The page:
There is also a dark tunnel and red light. 'The Signalman' contrasts with 'The Red Room' in that there is an actual ghost in 'The Signalman' whereas in 'The Red Room' all that there is said to be is Fear. 'The Red Room' begins at a point of quite low tension. The tension then rises slowly rises as he meets the other characters and they warn him against going to the red room saying 'It is your own choosing' which is repeated. This gives the effect of more tension and makes the reader think that there is something to be nervous about. Then later on they say 'But if you go to the red room tonight- (this night of all nights)' This again build up the tension and makes it even more. All the time the characters do not say why they are warning him away from it. On the way to the red room Wells builds up the tension even more by the way he describes the passage. '... and my candle flared and made the shadows cower and quiver.' These are good ways to build up tension and setting the scene of one of the ghost genre because they are conventions of this particular genre. The next rise in tension is created by the candles going out in the red room. This part of the story creates the biggest rise in tension and takes the point of tension to a climax. This part is an example of unexplained happenings. ...read more.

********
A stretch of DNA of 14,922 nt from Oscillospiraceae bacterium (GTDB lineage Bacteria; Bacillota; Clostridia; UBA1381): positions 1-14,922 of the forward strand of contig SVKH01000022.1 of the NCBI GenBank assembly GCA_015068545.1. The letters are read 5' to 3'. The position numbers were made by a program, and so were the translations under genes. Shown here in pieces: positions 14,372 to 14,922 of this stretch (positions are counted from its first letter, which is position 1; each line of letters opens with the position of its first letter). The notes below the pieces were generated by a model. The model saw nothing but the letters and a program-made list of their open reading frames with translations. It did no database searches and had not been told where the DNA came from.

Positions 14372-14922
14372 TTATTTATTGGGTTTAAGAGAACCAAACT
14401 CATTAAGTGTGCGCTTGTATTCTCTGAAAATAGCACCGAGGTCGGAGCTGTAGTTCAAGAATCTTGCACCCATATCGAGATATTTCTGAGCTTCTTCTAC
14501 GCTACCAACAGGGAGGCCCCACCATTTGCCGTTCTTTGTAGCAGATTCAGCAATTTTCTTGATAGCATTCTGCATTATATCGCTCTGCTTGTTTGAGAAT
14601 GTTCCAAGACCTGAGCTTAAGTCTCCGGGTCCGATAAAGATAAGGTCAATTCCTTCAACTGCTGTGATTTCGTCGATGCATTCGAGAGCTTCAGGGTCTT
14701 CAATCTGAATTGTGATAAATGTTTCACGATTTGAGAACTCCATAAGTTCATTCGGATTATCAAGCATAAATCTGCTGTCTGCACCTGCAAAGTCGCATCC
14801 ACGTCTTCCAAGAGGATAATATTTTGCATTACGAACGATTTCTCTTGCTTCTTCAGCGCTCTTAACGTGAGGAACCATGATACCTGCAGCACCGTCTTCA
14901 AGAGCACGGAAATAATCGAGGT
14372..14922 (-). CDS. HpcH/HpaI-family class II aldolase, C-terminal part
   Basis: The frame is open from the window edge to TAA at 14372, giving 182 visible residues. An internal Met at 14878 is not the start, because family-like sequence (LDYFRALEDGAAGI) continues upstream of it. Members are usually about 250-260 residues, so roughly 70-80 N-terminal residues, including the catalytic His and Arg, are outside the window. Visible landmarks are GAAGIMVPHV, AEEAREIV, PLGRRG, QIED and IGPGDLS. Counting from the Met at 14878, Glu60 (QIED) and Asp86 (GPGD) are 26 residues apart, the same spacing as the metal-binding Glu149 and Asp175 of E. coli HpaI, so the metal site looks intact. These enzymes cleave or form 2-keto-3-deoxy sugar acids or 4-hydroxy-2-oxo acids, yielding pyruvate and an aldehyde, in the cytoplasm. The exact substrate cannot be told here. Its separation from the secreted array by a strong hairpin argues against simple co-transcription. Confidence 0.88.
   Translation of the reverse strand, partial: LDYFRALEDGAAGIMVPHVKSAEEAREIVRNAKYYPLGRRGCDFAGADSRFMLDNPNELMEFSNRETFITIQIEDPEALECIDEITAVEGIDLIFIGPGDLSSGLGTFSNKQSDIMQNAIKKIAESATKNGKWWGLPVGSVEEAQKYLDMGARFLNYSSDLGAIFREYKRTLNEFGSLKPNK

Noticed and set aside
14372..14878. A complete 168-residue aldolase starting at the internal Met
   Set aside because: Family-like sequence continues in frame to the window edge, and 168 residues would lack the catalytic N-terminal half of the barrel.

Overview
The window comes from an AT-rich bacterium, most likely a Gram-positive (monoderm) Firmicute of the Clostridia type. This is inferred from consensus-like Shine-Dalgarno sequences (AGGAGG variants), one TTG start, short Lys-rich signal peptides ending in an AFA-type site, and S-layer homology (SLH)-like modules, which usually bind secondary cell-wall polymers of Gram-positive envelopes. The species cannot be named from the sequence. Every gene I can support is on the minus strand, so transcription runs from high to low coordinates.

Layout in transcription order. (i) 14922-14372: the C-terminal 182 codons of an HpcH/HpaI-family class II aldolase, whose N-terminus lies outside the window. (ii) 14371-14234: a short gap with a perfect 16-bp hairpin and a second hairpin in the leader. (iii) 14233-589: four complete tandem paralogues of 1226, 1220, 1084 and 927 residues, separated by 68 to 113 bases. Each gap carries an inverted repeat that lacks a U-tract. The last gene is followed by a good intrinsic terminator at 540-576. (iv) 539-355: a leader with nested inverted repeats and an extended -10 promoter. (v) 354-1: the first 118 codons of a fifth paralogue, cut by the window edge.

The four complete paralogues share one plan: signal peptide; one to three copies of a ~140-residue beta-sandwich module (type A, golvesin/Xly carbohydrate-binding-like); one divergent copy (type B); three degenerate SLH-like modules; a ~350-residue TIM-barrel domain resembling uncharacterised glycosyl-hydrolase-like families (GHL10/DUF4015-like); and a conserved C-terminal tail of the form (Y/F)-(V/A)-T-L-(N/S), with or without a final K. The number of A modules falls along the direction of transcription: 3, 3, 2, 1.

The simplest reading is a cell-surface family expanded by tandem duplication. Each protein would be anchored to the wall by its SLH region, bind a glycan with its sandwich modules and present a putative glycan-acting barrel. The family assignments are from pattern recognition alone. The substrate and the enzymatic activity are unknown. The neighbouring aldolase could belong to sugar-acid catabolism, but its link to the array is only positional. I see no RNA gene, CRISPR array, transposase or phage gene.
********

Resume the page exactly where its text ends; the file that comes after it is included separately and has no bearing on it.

The above preview is unformatted text

This student written piece of work is one of many that can be found in our GCSE The Signalman section.

Found what you're looking for?

  • Start learning 29% faster today
  • 150,000+ documents available
  • Just £6.99 a month

Not the one? Search for your essay title...
  • Join over 1.2 million students every month
  • Accelerate your learning by 29%
  • Unlimited access from just £6.99 per month

See related essaysSee related essays

Related GCSE The Signalman essays

  1. Discuss the effectiveness of the ghost stories by Dickens, Hughes and Rhys. Show some ...

    The mystification adds to the supernatural and the suspense and also gets the reader thinking about the story that then adds another dimension to the story. There is then a passage where the narrator and the signalman get acquainted. In this passage the suspense dies down a little.

  2. Looking Closely At The Nineteenth Century Short Stories: The Adventure Of The Speckled Band, ...

    Also when they do meet he makes no attempt to start the conversation, "Look towards the red light." He seems very mysterious and unpredictable. As they begin to talk again the man becomes hostile and the narrator hints that he might be a ghost "This was a spirit".